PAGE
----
Hoover High School works with United Ability to support man with cerebral palsy from Alabama NewsCenter on Vimeo.
In an interview, Creech said the headpiece makes it much easier for him to perform his current jobs at United Ability, where he spends five days a week as both a client and paid employee. One job is to shred confidential correspondence and medical files at “Gone for Good,” United Ability’s document-destruction company that employs agency clients. Creech’s other job: serving as a receptionist at United Ability’s Community Integration Academy, a facility at the agency’s Birmingham campus.
“I really like my new helmet,” Creech said. “It is much better because it is lighter. It really is comfortable now because my neck doesn’t get tired. The students at Hoover High School took the old design and created something that really meets my needs.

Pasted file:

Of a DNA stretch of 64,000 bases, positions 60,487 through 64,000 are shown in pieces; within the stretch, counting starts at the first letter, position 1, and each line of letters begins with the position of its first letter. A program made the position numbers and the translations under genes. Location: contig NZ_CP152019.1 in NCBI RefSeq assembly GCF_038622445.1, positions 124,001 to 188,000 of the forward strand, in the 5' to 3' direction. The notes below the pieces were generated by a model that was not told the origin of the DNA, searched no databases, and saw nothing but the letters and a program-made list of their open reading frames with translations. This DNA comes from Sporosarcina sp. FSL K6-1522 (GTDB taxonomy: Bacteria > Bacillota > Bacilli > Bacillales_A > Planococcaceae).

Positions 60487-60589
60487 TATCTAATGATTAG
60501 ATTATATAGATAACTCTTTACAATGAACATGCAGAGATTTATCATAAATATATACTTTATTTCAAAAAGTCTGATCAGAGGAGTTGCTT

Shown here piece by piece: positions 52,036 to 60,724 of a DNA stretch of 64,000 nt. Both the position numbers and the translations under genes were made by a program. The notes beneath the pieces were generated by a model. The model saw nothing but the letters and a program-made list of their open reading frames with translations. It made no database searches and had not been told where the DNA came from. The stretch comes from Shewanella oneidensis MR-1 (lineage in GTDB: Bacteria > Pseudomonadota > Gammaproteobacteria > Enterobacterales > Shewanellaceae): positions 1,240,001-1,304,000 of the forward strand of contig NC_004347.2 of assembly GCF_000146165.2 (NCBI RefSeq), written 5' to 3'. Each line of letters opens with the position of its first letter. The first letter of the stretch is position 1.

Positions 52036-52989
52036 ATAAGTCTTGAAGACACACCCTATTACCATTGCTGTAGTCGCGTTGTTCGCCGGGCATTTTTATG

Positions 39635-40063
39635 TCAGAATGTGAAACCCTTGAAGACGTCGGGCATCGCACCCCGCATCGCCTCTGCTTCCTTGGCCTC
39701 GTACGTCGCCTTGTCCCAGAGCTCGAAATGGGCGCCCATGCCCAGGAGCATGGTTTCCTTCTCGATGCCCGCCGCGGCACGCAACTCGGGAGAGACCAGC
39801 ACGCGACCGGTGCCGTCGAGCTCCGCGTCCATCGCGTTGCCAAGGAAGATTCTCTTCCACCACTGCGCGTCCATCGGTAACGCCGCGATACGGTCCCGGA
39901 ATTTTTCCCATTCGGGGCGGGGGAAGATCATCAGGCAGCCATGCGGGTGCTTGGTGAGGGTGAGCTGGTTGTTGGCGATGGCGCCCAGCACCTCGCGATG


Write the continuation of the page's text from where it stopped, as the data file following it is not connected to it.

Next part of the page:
“I am able to move things easier, like when things get in my way on the table. The new design makes it easier for me to do my job, which is important.”
In a recent, socially distanced gathering at United Ability, Creech was able to personally thank one member of the student team and the teacher who heads the engineering academy. COVID-19 restrictions had prevented the group from gathering until now.
“I want to say, thanks very much for taking the time to create a better helmet for me,” he told former Hoover High student Andrick Raschke, now a student at Jefferson State Community College, and engineering academy teacher Robert Nidetz. “I know it took a lot of work. Thank you for getting to know me and helping me meet my goals.